When we arrived at the house it was obvious the owners weren’t expecting us. Maybe Armando never called them, maybe they’d forgotten.
But they couldn’t have been more gracious. In fact, they invited us to lunch.
Personally, I wouldn’t have been so nice.
For starters, Armando honked his horn in the driveway to herald our arrival. A bit rude, I thought. But soon a doddery old man appeared at a side gate, smiling absently, and said, “Que?”
“Abrir la puerta,” Armando replied. “Open up.”
The old fellow looked more than a little confused. “I know you?”
“It’s me, Armando. Carlos’ amigo.”
“Listen, we’re here to see the house. These nice men want to buy it.”
Michael shot me a look that said, What a bozo.
The owner continued to smile amiably, though he made no move to open the gate.
“So let us in.”
“We are selling our house?”
“Could be, partner, if you’ll open up.”
His name was Señor Tio. He’d worked for the gas company for forty years but was now retired. Despite the intense heat, he wore a long-sleeved black flannel shirt buttoned to the neck.
As soon as we got inside the house the smell of fish assaulted us. Fried fish to be exact.
Señora Tio was at the stove, making lunch.
She stopped everything when we came in and greeted us as if she’d been expecting us for days. We were embarrassed, but her simple kindness soon put us at ease.
“Will you take lunch?” she asked in Spanish.
“No, but it’s very nice of you to ask,” I said. “We had a late breakfast. Gran desayuno.”
She eyed us in her friendly but slightly puzzled manner. “You came from New York?”
Her face went blank.
“You know, the capital.”
“No, not Washington state. The city of Washington.”
“Actually the district,” Michael interjected unhelpfully.
“Cherry blossoms,” said Armando.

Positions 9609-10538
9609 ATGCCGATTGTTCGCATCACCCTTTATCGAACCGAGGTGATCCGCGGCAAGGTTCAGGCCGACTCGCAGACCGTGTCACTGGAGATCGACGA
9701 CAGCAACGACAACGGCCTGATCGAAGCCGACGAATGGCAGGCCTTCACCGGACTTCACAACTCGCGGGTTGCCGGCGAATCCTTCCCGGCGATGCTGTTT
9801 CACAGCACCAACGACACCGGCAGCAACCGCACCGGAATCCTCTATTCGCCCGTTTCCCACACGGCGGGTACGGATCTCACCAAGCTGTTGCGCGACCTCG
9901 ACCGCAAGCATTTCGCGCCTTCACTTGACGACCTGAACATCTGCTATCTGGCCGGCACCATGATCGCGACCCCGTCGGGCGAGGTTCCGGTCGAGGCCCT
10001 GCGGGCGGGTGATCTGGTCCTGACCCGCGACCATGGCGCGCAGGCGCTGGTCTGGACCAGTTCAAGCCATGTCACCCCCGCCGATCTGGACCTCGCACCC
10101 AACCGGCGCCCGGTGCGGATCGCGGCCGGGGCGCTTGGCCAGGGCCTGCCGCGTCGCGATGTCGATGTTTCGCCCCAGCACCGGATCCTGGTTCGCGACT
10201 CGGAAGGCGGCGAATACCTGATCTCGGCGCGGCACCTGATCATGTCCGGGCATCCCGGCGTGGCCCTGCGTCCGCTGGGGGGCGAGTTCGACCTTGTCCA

She lit up. “I always would have liked to see these big pink plants.”
Having settled both the lunch and cherry blossom issues, it was now acceptable, or so it appeared, to begin the tour.
The house was fabulous. Mind you, it was pretty run down, not to mention stuffed to the gills with inappropriately ornate furniture, plastic chandeliers and a five-foot wide television, but the basics were there—and more.
Judging from our admittedly scant exposure to island architecture, the layout of this house was an anomaly. Instead of being chopped up into a series of small, dark spaces like most houses we had seen, the better part of the top floor was in fact devoted to one very large room containing kitchen, living and dining areas.
The visual impact of this great room was further maximized by two sets of glass double doors leading out onto a broad balcony with breathtaking ocean views.
Opening off this room at the back was a large master bedroom and bath with an enormous glass-brick shower. Again there were many improvements to be made, but the overall layout was a winner.
“And how about the downstairs?” I asked after we’d finished our tour upstairs.
This was where it got tricky. Suddenly Armando and Señor Tio switched to Spanish and began a rapid-fire volley of words, ending in a fairly heated exchange.
Armando turned to us sheepishly. “Unfortunately it won’t be possible for you to see the downstairs today.”
We were speechless. We’d been through so much, and here, finally, was a house we loved. And now we weren’t going to be allowed to view it top to bottom.
“But we leave tomorrow,” I said hopelessly.
Armando spread his hands wide. “I know. Lo siento.”
And that, it seemed, was that.